The International Conference on Death Instinct and Knowledge: Contributions and Posters

The international conference organized by the Fondazione Massimo Fagioli is scheduled for November 18 and 19. It has the important ambition of presenting in a scientific context the theoretical work of psychiatrist Massimo Fagioli who, in the 1970s, developed Human Birth Theory.

The theory founds a new approach to psychotherapy and explains that the term ‘mental illness’, which has always been seen as a ‘monster’ that should be feared and never spoken of, should in fact, not frighten us at all. The theory states that since mental illness originates in the human being after birth as a result of disappointing and often violent relationships, it can be cured through the establishment of healthy human relationships. This cure is achieved with an appropriate course based on psychotherapy and the interpretation of ‘annulment pulsion’ and ‘negation’ dynamics only visible in the unconscious relationship. Human Birth Theory, defined as such since the Professor’s early studies, is contained in four theoretical volumes. It was expanded, deepened and reworked in other books, presentations, speeches at conferences, lectures, university courses, newspaper articles and in Analisi Collettiva (Collective Analysis) sessions, where the psychiatrist developed over time – alongside the participants – the three fundamental cornerstones of cure, education and research.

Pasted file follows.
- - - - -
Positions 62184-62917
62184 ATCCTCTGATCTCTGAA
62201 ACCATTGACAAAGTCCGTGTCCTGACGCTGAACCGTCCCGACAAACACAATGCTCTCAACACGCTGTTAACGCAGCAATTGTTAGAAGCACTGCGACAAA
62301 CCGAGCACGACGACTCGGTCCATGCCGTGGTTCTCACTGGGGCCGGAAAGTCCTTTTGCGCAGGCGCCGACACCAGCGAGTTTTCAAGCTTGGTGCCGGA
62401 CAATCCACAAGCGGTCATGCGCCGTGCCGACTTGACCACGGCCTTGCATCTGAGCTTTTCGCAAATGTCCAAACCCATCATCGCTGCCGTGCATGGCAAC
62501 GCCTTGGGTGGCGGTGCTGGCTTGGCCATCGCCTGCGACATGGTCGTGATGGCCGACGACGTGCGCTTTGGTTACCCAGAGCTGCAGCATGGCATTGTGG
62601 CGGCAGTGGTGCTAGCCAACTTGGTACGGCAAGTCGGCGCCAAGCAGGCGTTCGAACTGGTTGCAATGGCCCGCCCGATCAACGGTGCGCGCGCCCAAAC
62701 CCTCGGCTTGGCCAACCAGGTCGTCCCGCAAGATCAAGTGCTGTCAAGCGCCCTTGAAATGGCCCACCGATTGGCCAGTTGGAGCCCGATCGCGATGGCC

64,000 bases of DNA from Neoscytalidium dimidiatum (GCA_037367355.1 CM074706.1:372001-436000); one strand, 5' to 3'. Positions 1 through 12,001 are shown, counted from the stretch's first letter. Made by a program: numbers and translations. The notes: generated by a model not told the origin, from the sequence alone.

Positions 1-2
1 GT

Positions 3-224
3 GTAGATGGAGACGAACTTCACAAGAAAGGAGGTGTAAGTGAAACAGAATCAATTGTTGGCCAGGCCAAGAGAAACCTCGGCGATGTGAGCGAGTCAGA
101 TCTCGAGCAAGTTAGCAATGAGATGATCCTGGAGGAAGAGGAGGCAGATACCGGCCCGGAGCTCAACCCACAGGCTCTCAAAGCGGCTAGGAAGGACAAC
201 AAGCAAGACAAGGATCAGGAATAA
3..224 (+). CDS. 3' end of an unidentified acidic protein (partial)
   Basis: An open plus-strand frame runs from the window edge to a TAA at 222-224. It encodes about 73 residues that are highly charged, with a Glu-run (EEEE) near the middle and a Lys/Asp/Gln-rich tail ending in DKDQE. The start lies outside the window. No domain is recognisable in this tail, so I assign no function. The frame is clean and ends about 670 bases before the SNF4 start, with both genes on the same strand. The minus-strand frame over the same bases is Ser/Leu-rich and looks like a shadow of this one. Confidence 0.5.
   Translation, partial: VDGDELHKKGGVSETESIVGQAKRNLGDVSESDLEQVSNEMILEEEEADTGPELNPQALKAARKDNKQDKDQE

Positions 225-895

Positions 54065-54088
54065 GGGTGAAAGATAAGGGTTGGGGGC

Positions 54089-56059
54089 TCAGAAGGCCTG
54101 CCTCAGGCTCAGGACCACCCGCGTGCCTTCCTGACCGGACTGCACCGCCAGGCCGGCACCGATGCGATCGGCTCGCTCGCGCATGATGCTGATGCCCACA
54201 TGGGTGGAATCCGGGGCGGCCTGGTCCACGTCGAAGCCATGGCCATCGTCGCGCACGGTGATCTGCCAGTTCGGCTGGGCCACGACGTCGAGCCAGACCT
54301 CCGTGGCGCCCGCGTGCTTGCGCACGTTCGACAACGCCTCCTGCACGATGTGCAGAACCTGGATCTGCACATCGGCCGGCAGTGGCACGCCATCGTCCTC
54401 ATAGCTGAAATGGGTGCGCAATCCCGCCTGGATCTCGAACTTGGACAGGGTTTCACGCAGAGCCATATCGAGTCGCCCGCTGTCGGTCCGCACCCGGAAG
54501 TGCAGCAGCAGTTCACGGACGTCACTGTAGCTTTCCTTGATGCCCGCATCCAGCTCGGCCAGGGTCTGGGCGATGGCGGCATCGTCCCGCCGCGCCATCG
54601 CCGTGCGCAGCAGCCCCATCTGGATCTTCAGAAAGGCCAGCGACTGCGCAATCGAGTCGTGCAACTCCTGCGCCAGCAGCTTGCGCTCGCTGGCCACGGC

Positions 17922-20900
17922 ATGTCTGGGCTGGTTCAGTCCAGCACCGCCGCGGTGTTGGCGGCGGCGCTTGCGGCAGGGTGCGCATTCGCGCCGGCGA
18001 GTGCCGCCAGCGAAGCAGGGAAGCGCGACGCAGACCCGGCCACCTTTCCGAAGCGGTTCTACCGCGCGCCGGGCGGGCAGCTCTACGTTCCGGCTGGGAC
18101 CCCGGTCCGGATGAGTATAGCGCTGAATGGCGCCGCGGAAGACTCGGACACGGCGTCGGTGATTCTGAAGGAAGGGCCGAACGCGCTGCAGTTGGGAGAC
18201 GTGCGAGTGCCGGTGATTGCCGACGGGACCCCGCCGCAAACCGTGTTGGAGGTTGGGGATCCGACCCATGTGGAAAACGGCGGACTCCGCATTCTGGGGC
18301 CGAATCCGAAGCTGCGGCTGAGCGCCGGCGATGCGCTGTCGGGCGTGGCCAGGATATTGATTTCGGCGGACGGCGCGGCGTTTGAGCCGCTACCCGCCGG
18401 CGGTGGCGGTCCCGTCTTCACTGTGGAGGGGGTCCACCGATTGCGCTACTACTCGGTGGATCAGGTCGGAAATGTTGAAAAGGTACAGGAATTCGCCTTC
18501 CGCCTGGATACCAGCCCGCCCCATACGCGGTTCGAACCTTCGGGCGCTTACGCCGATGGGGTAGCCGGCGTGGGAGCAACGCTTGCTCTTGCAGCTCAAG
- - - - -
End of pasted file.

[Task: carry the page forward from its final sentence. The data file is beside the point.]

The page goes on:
Death Instinct and Knowledge, published in 1972, is the first of the four theoretical texts in which Fagioli founded the new psychotherapeutic and psychodynamic approach that completely dismantled organicist psychiatry, Freudian psychoanalysis, and the existentialist approach. It proposed a new anthropological vision of the human being: a solid scientific theory on the cure of mental illness and its recovery.

Death Instinct and Knowledge was printed fifty years ago and today the Foundation, established in Massimo Fagioli’s name to protect and promote all his work over time, proposes going even deeper by investigating its psychiatric and socio-cultural implications.

The topic is not simple, but of exciting scientific interest for all the themes proposed by the speakers. The conference organizers have arranged the contributions of the experts – Italian and international psychiatrists and psychotherapists, as well as researchers from other disciplines – into three areas: each one deals in detail with the many facets of the precious diamond that is Human Birth Theory and proposes to understand how Death Instinct and the work of Massimo Fagioli have refounded words, concepts, art and languages.

The psychiatry, psychotherapy, developmental psychology area investigates the deeper meaning of the ‘words’ used by the psychiatrist in his theoretical formulation: envy (invidia), delusional perception (percezione delirante), unconscious (inconscio), fantasy (fantasia), pathological fantasy (fantasticheria), imagination (immaginazione), disappearance fantasy (fantasia di sparizione). These are well-known but often misused words that when presented as ‘birth theory words’ take on a new life. This first area also focuses on the classic criteria of comparison with the psychoanalytic tradition: the absence of the therapist, the interpretation of dreams, the psychiatric identity, the human identity of the therapist. These are all basic concepts in the psychiatric tradition, but with Fagioli they are filled with another form and other senses.